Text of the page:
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Towards real-world generalizability of a circuit for action-stopping

Abstract

Two decades of cross-species neuroscience research on rapid action-stopping in the laboratory has provided motivation for an underlying prefrontal–basal ganglia circuit. Here we provide an update of key studies from the past few years. We conclude that this basic neural circuit is on increasingly firm ground, and we move on to consider whether the action-stopping function implemented by this circuit applies beyond the simple laboratory stop signal task. We advance through a series of studies of increasing ‘real-worldness’, starting with laboratory tests of stopping of speech, gait and bodily functions, and then going beyond the laboratory to consider neural recordings and stimulation during moments of control presumably required in everyday activities such as walking and driving. We end by asking whether stopping research has clinical relevance, focusing on movement disorders such as stuttering, tics and freezing of gait. Overall, we conclude there are hints that the prefrontal–basal ganglia action-stopping circuit that is engaged by the basic stop signal task is recruited in myriad scenarios; however, truly proving this for real-world scenarios requires a new generation of studies that will need to overcome substantial technical and inferential challenges.

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Fig. 1: Cortico–basal ganglia–thalamocortical networks for action control in the stop signal task.
Fig. 2: Timing of events in the action-stopping network.
Fig. 3: From the laboratory to the real-world: gait.

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Acknowledgements

The authors gratefully acknowledge funding support from the US National Institutes of Health (NS106822 and DA026452) and comments on the manuscript from J. Rothwell.

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Glossary

Offline transcranial magnetic stimulation

(TMS). Non-invasive brain stimulation eliciting long-lasting after-effects. Typically delivered before a participant undergoes behavioural testing or neuroimaging.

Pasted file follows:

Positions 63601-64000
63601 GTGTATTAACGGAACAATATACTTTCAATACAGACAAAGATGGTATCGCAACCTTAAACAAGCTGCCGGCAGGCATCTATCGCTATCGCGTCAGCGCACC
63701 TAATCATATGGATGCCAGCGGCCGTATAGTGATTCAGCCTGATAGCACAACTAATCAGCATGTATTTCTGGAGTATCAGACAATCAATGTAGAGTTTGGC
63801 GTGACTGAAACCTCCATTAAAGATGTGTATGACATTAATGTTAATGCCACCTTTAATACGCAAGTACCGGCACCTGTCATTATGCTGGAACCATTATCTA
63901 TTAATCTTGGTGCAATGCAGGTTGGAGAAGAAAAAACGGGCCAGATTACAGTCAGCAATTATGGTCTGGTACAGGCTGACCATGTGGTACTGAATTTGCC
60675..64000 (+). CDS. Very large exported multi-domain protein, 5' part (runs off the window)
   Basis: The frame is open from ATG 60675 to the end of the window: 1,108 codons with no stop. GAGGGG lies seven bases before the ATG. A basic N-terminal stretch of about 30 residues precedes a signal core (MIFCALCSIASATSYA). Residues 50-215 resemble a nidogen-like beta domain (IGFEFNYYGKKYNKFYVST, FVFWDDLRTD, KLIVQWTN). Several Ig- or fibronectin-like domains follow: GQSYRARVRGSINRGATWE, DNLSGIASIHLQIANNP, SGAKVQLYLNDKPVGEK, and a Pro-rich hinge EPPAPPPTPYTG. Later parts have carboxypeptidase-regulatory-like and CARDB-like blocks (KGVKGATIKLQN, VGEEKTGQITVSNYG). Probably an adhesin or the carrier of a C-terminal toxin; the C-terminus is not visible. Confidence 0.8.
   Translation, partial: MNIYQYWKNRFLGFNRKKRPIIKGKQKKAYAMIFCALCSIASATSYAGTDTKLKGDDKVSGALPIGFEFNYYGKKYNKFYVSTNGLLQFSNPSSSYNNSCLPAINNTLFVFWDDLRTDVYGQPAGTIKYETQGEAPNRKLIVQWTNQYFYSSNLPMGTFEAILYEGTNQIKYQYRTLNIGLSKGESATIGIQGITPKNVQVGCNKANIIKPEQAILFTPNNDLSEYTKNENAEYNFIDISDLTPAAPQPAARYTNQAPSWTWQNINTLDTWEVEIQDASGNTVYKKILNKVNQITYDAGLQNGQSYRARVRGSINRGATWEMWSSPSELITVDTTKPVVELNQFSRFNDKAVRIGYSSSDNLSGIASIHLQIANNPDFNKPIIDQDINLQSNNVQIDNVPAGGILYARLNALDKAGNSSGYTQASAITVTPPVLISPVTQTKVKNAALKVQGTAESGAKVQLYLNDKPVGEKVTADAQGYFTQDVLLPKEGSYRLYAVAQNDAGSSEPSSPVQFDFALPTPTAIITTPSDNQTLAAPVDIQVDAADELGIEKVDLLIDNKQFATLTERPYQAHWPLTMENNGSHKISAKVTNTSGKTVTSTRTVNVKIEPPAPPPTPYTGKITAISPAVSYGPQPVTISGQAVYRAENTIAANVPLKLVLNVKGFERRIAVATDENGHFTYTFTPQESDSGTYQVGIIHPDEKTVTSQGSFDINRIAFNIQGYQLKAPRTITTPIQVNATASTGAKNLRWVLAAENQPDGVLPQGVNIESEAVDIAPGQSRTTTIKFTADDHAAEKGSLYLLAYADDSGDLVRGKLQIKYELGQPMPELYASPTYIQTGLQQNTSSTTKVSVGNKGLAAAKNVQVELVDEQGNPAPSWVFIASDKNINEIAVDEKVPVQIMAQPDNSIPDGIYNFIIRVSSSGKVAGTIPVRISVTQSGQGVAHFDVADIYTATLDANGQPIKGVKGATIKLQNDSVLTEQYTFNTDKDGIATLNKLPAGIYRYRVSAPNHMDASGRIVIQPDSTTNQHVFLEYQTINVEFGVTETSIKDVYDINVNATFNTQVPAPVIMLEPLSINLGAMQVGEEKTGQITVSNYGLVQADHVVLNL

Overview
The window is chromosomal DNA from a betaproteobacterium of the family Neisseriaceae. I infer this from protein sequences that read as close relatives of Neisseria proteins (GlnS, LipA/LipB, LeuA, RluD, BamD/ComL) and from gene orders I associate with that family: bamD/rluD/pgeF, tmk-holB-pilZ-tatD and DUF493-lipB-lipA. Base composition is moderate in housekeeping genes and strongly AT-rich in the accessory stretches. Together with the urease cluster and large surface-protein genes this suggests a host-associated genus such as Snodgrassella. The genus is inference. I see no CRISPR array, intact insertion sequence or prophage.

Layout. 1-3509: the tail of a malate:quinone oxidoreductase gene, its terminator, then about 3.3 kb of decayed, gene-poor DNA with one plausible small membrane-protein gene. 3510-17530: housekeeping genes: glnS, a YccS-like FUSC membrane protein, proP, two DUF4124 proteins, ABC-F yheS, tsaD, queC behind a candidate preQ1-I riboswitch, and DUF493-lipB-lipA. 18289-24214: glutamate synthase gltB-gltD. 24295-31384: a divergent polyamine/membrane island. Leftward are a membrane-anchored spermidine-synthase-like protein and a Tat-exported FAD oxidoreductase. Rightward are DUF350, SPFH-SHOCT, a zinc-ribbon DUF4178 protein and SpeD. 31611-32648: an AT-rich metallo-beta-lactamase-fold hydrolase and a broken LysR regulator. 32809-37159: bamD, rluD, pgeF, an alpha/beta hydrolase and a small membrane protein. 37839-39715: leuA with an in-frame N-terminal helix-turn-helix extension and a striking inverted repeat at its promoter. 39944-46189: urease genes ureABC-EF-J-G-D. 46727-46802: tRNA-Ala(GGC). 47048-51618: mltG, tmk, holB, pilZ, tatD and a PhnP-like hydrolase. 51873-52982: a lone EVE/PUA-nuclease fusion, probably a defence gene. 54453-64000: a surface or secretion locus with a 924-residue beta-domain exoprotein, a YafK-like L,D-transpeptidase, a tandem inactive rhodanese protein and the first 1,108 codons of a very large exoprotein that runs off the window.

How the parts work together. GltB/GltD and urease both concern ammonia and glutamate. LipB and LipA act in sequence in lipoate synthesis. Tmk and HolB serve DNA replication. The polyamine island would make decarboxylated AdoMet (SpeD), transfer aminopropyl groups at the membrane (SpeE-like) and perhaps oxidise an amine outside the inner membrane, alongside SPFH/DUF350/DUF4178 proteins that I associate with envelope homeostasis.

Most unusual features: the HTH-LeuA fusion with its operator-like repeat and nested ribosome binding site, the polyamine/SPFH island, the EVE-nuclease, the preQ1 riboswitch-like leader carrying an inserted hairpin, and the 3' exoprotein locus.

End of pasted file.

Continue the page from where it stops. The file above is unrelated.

Electrocorticography

(ECoG). Invasive electrophysiological technique that uses electrodes placed directly on the exposed surface of the brain to record electrical activity from the cerebral cortex.

Hyperdirect pathway

Pathway connecting cortical areas directly to the subthalamic nucleus, bypassing the striatum.

Electromyography

(EMG). Electrophysiological technique that uses electrodes placed on the skin over a muscle to record its electrical activity.

Online TMS

Non-invasive brain stimulation eliciting short-lived after-effects. Typically delivered while a participant undergoes behavioural testing or neuroimaging.

Conflict resolution

In the motor domain, the process of resolving competition between competing action plans.

Go–no-go task

A paradigm where the participant is required to perform speeded responses to a go cue and to withhold a response following a no-go cue.

Global motor system suppression

Suppression of motor system excitability detected in task-irrelevant muscle representations when stopping with another effector. Relies on transcranial magnetic stimulation and electromyography methods.

Premanifest Huntington disease

The presymptomatic phase of the disease in an individual carrying the genetic mutation causing it.

Agonist muscle

The muscles that, when activated, are primarily responsible for causing movement about a joint.

Gait

The normal pattern of limb movements underpinning locomotion.

Kohnstamm phenomenon

A long-lasting (10–60-s) involuntary muscle contraction that develops after a sustained, voluntary isometric contraction: after pushing your arm against a wall for a long period, you experience your arm rising.

Antagonist muscles

The muscles that, when activated, oppose the movement caused by the agonist muscles about a joint.

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Hannah, R., Aron, A.R. Towards real-world generalizability of a circuit for action-stopping. Nat Rev Neurosci 22, 538–552 (2021). https://doi.org/10.1038/s41583-021-00485-1

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